My house was steps from Billy Hebert Field and the silence of the off-season, catty-corner to the sorrowful tolling bells of St. Luke's Cathedral and it's daily mass, spitting distance from the endless sprawling paradise of magnificent Oak Park and it's many distractions...and three short blocks from my community elementary school; Grover Cleveland. I would have been there that year as a kindergartner were it not for the school district's age/birthday cutoff for incoming kids: Age 5 by December 31st. As a Friday the 13th baby born in January, I was barred entry into school within Stockton Unified that year. However, my clever parents stretched the family budget to the farthest reaches of solvency to afford kindergarten for me at a private school where there was no silly cutoff. They were all too happy to accept a precocious 4 year old, and her parent's money, for the one year I'd be their charge and then I could transfer back into my district, into Cleveland, and around that pesky age rule, the following spring.

Even though I had never attended as a student, Cleveland grew to be ever present in my mind as I started to understand the ramifications of transferring and began to recognize the looming certainty; that my first schoolyard friendships would not transfer with me. And then I turned 5 on January 13th. We had a birthday party with all my new school friends at my house on NORTH California Street - a cul-de-sac continuation of the main road that dead-ends at the southern edge of Oak Park but spills over again on the north side of Fulton Avenue, just a stone's throw from Sutter Street that borders the park on the west. Hardly anyone knows of THAT California St. and several of my new kindergarten friends' parents got lost on the way to my party (despite my having written down directions and included a hand drawn map in every invitation). Everyone was late and I was distraught, but even if everyone had been on time, January is such a terrible month for a child to have a birthday party. The freezing Tule fog had only just dissipated by the time guests were scheduled to arrive and still the icy mist of morning hung in the air and dulled all the world in wispy grey spray so that even the pinata that dangled indoors from the apex of our living room's unfinished ceiling studs (thanks to an adoring father's clever pulley design) seemed muted by another dank winter day in the Central Valley.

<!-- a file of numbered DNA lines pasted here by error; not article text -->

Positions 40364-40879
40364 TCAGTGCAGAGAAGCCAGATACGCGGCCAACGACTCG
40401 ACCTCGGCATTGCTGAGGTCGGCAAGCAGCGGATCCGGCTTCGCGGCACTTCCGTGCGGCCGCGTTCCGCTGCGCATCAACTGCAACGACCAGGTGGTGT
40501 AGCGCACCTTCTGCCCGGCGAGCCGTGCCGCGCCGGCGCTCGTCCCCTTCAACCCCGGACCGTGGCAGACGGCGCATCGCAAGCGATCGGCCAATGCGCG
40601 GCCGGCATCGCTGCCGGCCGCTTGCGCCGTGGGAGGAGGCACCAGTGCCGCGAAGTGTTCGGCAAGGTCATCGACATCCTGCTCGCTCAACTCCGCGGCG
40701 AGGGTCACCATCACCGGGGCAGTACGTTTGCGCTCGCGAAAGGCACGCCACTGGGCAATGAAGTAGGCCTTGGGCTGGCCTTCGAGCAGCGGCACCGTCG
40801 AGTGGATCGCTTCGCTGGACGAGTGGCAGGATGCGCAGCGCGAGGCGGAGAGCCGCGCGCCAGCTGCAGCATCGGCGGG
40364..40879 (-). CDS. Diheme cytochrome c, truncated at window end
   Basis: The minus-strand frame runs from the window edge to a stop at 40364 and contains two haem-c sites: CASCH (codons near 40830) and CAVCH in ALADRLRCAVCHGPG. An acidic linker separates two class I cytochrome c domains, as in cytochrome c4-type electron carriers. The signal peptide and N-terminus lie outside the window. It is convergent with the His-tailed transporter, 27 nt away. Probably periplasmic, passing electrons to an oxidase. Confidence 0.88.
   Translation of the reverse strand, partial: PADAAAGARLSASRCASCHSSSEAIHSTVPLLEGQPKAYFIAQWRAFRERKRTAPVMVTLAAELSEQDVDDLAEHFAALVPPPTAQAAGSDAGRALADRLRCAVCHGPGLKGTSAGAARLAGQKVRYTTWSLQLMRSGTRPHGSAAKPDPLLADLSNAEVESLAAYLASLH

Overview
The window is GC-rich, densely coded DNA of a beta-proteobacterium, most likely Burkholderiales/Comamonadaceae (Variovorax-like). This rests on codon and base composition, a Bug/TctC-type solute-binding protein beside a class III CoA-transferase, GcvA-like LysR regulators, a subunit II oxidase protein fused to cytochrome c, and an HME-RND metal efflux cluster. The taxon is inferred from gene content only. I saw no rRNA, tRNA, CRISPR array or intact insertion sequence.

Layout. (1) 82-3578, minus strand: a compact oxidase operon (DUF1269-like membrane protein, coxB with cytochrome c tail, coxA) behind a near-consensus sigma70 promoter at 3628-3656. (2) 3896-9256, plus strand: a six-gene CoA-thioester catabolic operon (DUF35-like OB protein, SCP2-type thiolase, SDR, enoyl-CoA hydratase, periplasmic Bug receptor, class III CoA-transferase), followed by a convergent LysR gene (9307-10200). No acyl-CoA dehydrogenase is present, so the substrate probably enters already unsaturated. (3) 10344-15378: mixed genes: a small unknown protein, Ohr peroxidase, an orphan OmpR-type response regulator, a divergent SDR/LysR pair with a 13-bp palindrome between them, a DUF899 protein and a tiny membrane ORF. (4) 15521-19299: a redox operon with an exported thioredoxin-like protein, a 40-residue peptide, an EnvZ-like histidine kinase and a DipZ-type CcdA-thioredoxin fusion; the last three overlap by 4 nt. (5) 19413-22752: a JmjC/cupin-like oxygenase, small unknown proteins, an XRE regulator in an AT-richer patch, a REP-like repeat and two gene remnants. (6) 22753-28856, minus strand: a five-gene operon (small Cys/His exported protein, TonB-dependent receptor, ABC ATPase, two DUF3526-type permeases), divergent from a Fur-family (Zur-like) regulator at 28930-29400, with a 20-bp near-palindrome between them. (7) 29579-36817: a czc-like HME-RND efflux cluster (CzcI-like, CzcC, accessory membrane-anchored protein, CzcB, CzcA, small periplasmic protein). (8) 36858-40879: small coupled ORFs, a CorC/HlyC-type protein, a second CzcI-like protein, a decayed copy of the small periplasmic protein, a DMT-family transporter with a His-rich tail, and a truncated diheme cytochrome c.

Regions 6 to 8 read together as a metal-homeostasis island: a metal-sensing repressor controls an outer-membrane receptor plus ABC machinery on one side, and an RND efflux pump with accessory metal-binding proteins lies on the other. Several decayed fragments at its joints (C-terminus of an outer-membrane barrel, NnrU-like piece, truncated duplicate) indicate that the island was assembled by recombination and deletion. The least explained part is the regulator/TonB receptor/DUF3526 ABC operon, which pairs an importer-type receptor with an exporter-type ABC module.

I not-so-secretly wished (out loud) that I had been born in any one of the 10 other months that would have granted me occasion to have my first BIG KID birthday party at the park - the one I could see from my roof! - instead of sad, gloomy, cold, damp January and the poor indoor-party consolations and approximations of the preferable, but seasonally restricted, birthday extravaganzas. I wished. But it was still my party, so I wore a maroon crushed velvet dress with long sleeves and cheap lace at the wrists and hem - the only dress I owned since I usually wore whatever was easiest to pull myself into that wasn't already caked in whatever filth I accumulated from my last excursion. The delicate bow adorning the hair band I wore was a shade or two darker than the pink streamers that draped in twirled, lazy lines across the room, but that I had managed to plan accordingly to a color scheme at all was clear evidence of my amazing progress in my quest to understand "girly" things - a huge success. The party favor bags were tied shut with curled ribbons and I counted them over and over, again and again until my first guest arrived. This was the moment I knew I was officially a big kid; the moment my friend - a friend I made ALL BY MYSELF and not through my mom or dad, and not some cousin or other family member, but my very own friend - had come to my house, a house that was so very hard to find, for MY party, a party that was NOT going to be at the park, on a gloomy Sunday in the middle of blustery January all to celebrate my being 5! And it was because I went to school that I could have this party. I was reinvigorated. More kids showed, some didn't, and we played silly inside games my dad made up, ran around my house like wildlings - shrieking as we went, even managing to make some sport of the weird ceiling-mounted pinata.

By the time I started to hand out the favor bags I had almost forgotten that I was destined for another school soon - one that each of my friends and their parents would drive past on their way back to the fancier neighborhoods they lived with other well-to-do people who sent their children to expensive private elementary schools, as a rule. I was the exception; an interloper; temporary. My friendships were based in that other community and this had been the first time my home life collided with my budding social life and future exceptions would be exceedingly rare. I wonder what they saw as they drove west on Fulton and maneuvered beyond the awkward disjointed intersection at El Dorado Street on their way to Pacific Avenue where they would meet the scenescape of U.O.P.'s outer edge. I wonder if any of them noticed the unremarkable elementary school they would have had no other earthly reason to be driving past but for this party at a house in a neighborhood far from Quail Lakes Estates. I wonder if they glanced at the deserted playground of a winter weekend and thought it strange that it had no rear fence. Our private school had one. Maybe they were too busy fiddling with the curled ribbons that kept secret the contents of the favor bag I'd handed them as they left. Maybe they were too busy chattering about my party and how much fun they'd had. Maybe. All I know for certain is that when they passed, and they must have passed, by the school, which they may or may not have noticed, having just left a celebration of childhood, doubtless still spinning from the sugar overload and buoyed by the frivolity and silliness and innocence and an entire afternoon of childish play, there remained fewer than 40 hours to be enjoyed in the childhood of each student present on campus when the gunfire erupted - and for 5 innocent kids there were only as many hours to be lived at all.